But, obviously, that’s not enough to keep a book going.
Like I said at the start, my major gripe about this book was Sebastien. Maybe I’ve got past the point where I can accept the trope he exemplifies, it irritates me too much. I don’t think he’s a particularly awful example of it, in the grand scheme of things, but that doesn’t make him any less an irritating example. If you think about it, love interests who are absolute wankers to the main character but then show some vulnerability or some tragic backstory to suggest they are redeemable or whatever, and that the main character can love them, are just a natural extension of women being expected to “fix” men or somehow make them better people. And I’m so so tired of reading that. I can’t cope with it any more, so any book that invokes this trope, unless it pulls it apart (think Empire of Sand, where the love interest has a tragic backstory but is still gentle and loving, or The Silvered Serpents, where awful behaviour isn’t excused like that), is automatically rated down from me.
So maybe the remainder of my dislikes about this book wouldn’t have annoyed me so much if I hadn’t already had to put up with this. I’ll cop to that. It’s a reasonable assumption.
Firstly, I had questions about this plot. It’s called a murder mystery, but there’s no actual investigating, besides by Michael, completely off the page. It’s more like, Celine realises she’s the one the murderer is interested in and sets herself up as bait, and woops! There’s the mystery solved! It’s actually more like a romance but with a side storyline of a murder mystery. Which would be fine, if it was marketed like that. But I just feel cheated of my murder mystery (favourite genre and all). Plus there are plotholes because of that. Namely, why does the murderer pick on Celine. Granted I may have missed something because I was skimming the murderer’s POV chapters (pet peeve of mine is being able to see into the murderer’s thoughts while the mystery is going on because all too often it spoils who the murderer is for you). But it seems a pretty large question to leave unanswered.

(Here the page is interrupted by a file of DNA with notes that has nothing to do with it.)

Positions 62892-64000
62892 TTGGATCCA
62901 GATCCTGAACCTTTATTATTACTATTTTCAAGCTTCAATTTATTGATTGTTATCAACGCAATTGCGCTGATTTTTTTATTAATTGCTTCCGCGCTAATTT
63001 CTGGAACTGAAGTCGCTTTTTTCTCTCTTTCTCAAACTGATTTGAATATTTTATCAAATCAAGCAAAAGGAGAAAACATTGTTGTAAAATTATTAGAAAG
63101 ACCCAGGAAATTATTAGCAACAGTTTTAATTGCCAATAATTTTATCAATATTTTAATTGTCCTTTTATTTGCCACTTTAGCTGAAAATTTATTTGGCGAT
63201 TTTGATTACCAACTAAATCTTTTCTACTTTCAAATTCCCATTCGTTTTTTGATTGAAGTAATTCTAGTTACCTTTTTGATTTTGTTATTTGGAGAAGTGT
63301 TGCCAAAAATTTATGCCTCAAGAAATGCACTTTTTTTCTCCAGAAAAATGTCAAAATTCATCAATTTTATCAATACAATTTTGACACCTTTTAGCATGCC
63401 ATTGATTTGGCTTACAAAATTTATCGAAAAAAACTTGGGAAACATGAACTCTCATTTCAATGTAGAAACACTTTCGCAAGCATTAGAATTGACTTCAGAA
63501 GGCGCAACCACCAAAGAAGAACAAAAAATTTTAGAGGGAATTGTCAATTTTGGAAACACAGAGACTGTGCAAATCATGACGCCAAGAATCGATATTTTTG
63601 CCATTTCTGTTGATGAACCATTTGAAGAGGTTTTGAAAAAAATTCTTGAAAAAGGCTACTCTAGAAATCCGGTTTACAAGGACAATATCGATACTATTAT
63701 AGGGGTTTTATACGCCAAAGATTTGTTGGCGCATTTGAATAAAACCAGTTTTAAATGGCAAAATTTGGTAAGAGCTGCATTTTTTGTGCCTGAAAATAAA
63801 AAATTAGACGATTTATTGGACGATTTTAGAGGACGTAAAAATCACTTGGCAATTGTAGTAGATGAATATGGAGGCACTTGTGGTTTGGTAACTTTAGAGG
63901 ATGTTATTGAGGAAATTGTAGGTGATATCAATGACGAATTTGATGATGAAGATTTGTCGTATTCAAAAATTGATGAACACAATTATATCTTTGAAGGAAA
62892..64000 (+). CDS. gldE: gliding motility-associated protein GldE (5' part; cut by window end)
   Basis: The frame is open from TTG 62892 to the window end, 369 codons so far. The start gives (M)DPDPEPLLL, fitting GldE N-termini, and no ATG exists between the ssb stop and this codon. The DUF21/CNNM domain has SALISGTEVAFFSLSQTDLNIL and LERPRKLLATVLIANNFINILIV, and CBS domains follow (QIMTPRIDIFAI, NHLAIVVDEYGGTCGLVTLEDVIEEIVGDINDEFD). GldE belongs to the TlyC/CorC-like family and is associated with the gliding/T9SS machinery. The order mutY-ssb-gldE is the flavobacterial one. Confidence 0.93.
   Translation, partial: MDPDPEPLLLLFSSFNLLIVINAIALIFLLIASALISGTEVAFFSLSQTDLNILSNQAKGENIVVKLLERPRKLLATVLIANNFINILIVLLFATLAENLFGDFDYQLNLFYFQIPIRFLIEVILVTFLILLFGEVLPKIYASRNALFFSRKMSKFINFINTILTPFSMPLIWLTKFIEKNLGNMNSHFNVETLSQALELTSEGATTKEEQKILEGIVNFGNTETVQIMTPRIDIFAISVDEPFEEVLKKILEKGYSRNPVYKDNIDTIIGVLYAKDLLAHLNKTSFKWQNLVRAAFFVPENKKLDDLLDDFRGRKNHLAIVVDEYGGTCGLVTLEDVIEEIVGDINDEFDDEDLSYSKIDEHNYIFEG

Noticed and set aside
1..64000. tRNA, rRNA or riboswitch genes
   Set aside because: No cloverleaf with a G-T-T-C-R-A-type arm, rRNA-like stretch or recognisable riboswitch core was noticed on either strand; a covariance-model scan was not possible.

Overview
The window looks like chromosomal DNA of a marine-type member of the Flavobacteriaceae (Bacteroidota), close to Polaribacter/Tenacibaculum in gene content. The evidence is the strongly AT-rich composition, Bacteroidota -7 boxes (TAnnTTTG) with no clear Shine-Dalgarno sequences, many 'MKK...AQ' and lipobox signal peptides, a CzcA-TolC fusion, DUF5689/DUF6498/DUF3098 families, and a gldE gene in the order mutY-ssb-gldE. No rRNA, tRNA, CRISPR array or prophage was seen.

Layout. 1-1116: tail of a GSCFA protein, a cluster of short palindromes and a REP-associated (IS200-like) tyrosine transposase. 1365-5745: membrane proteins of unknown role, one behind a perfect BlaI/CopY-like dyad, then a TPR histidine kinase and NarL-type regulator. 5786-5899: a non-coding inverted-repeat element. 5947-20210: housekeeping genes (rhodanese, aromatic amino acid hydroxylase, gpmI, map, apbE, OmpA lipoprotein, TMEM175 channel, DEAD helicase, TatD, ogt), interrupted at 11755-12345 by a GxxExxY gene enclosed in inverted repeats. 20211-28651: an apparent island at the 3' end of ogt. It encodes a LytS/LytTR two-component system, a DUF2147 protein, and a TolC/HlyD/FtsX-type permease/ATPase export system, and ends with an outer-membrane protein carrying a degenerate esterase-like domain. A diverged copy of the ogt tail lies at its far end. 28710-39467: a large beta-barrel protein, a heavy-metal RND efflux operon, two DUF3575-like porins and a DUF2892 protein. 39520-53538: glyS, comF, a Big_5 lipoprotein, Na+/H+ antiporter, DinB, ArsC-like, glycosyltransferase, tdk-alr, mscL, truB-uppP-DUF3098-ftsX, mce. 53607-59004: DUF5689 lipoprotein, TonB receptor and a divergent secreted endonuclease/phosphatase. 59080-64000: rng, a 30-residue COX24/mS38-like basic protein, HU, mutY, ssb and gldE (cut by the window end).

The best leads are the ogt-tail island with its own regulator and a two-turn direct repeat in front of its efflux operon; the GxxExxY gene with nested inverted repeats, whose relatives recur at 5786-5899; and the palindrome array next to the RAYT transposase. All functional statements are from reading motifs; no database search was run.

My final complaints are mostly about the romance. Okay, so we get a lesbian side character, but all that really leads me to conclude is that Odette/Celine is the god-tier ship in this whole mess. Not Michael/Celine, not Bastien/Celine. Those are both boring. Give me lesbians or nothing. Instead there’s a really awkward scene where Odette says she’s a lesbian and Celine does that straight girl thing of assuming that means Odette is coming onto her. God I wish she had been, given the options for the other romances. Might have avoided a love triangle in it and all.
By the time all the big reveals at the end came around, I was just too bored to be excited by them. I very very briefly felt like I might want to read the second book, but that was snuffed out when I read the blurb of book two (“their love could tear them apart” give me strength). And when you find out the actual reason Michael and Bastien hate each other (besides “because of course they do”)? Well. Enjoy.
So, in the end, I felt less like I had read an homage to Anne Rice, and more like I’d just reread Twilight but transplanted into 1872 New Orleans.